Cultural, musical or theatrical in nature, they were living art and dream installations, as colorful in design as they were in name. These have included the Temple of Atonement, Illumination Village, Drano City, the Aging Hipsters, the Greaseball Panoptikon, the Tower of Babel, the Disco Headhunters, Church of the Orbital Orgy, Camp Smart Ass, The Wheel of Faith, Cultural Workers Union Camp, Bianca’s Smut Shack, the Aesthetic Meat Foundation, Picasso Camp, Cirque de Flambé and Disturbia. Some were inviting teahouses or lounges or sin shops or structures such as the Abduction Chamber, which simulated a visit to another planet. Some catered to specific fetishes.
There were stages everywhere, emanating non-stop rock, surf, soul, disco or hip-hop. A giant Tesla Coil fired bolts of lightning to the ground, the Fire Opera awed, the Electrical Parade delighted, the Critical Tits Bicycle Ride attracted scores of women and a few bra-sporting men, the Santa Convergence amused, the motorized Piano Bar packed in patrons and the Fashion Show blew everybody away. Many people rode bicycles, but for better perusal, most walked.
Burning Man has come a long way since its small beginnings on the beach in 1986. With an average attendance of over 40,000 people it can be a bit of a challenge to navigate the temporary city constructed for one week in September. I’m sure getting directions is anything but average here.
All this controlled madness began on Baker Beach, San Francisco, in 1986. Artist Larry Harvey and buddy, Jerry James, built an eight-foot wooden figure and burned it in front of some 20 cheering, probably drunken spectators. No one knows why, but some believe Harvey razed it as an effigy to himself, to purge his spirit of a broken relationship. Officially, it’s a celebration of the summer solstice.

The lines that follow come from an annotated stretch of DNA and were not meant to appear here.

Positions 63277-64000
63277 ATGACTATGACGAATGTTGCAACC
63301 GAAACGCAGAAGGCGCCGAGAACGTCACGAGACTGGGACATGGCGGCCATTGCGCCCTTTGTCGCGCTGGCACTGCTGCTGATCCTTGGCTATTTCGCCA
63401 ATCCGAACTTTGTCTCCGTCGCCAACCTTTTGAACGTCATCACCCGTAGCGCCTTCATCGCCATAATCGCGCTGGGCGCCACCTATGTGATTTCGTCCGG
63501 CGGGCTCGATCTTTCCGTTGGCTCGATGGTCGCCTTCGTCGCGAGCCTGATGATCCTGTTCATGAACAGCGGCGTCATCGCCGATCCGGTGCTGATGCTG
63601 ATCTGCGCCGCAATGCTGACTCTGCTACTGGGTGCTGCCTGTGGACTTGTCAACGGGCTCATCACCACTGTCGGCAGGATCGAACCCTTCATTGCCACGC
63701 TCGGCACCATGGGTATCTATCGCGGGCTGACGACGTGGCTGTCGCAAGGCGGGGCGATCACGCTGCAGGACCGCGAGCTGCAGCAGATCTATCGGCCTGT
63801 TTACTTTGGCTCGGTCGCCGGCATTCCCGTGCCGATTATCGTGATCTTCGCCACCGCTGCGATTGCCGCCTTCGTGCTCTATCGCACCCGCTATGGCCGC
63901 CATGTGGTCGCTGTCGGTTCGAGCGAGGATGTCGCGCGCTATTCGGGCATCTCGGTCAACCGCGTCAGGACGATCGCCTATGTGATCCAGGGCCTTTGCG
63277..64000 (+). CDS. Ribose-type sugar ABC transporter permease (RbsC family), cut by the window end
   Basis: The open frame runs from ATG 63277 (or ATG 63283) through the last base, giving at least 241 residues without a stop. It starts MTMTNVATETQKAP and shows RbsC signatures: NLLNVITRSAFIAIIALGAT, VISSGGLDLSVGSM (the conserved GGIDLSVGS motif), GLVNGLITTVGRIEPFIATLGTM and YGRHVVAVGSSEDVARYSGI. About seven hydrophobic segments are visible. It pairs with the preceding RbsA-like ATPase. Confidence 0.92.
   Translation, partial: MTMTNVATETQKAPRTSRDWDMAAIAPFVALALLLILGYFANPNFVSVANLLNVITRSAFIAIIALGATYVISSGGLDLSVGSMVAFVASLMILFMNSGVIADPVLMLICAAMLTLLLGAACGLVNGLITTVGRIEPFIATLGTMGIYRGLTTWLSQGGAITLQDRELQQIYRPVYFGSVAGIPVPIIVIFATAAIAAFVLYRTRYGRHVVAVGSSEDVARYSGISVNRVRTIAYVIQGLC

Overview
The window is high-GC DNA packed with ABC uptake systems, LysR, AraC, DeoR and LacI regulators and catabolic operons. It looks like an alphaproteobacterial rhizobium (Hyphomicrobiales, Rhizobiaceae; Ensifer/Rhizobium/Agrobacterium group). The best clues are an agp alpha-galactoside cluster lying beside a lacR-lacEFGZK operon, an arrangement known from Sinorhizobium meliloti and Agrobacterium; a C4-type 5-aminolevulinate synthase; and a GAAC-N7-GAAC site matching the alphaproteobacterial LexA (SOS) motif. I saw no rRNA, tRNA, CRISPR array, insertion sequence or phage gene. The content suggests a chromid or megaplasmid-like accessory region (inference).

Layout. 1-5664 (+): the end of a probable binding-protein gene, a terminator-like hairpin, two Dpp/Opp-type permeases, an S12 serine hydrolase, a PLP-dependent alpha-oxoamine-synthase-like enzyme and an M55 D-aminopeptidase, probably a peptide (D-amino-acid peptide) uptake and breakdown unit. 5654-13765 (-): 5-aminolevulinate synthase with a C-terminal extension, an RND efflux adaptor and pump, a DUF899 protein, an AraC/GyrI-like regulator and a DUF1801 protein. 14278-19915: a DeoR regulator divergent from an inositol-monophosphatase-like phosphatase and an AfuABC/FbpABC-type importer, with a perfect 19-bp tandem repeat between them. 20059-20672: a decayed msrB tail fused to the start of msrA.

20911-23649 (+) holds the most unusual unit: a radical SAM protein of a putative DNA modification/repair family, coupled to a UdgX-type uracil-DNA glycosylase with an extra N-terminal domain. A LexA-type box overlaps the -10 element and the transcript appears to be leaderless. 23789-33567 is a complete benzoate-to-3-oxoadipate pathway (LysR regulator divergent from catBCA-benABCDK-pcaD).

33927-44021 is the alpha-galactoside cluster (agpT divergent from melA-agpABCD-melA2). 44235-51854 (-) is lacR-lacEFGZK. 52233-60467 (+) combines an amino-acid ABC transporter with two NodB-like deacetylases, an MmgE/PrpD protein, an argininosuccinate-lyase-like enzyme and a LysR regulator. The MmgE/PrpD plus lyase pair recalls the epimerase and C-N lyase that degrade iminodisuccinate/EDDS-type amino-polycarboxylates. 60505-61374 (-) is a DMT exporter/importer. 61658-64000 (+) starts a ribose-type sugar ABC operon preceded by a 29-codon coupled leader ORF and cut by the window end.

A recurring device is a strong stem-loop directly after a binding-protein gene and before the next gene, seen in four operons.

By 1991, The Man rose to 40 feet and the ritual had outgrown Baker Beach, thanks from some urging by the local constables. The new location was the Black Rock Desert. About 250 people participated. By 1997, Burning Man was gaining international notoriety. It had been moved to nearby Hualapai Playa. Some 10,000 attended.
In 1998, the Burning Man Festival moved back to Black Rock. Built upon a pyramidal pedestal, The Man had grown to 50 feet and stood alone in the night like a giant neon sentinel. Attendance then peaked at 16,000; 430 theme camps were registered. The event has grown exponentially since then, despite its challenges. If you’re a sissy, stay home; otherwise, sack up and ride out.
Burning Man remains non-funded. There are no sponsors and no free rides. Organizers and the massive work force are volunteer. Ticket prices have a sliding scale (see sidebar).
A trek to this event is not an inexpensive venture. You will need stuff, including about double the water you expect to use, at least one gallon per person per day, not including cooking or washing. There are porta-toilets, but no showers except for the moving water spray truck and a trickle from the One Tree, a sculpture erected in Center Camp, that drips water by day and burns lanterns by night.
Historically, the Burning Man Festival has a theme. For 2010, it will be “Metropolis Tumult and Change, churning cycles of invention and destruction—these forces generate the pulse of urban life. Great cities are organic, spontaneous, heterogeneous, and untidy hubs of social interaction. We will inspect the daily course of city life and the future prospect of civilization.”
Burning Man will be held Aug. 30 to Sept. 6. For more information and a Survival Guide, call 415- TO-FLAME; visit www.burningman.com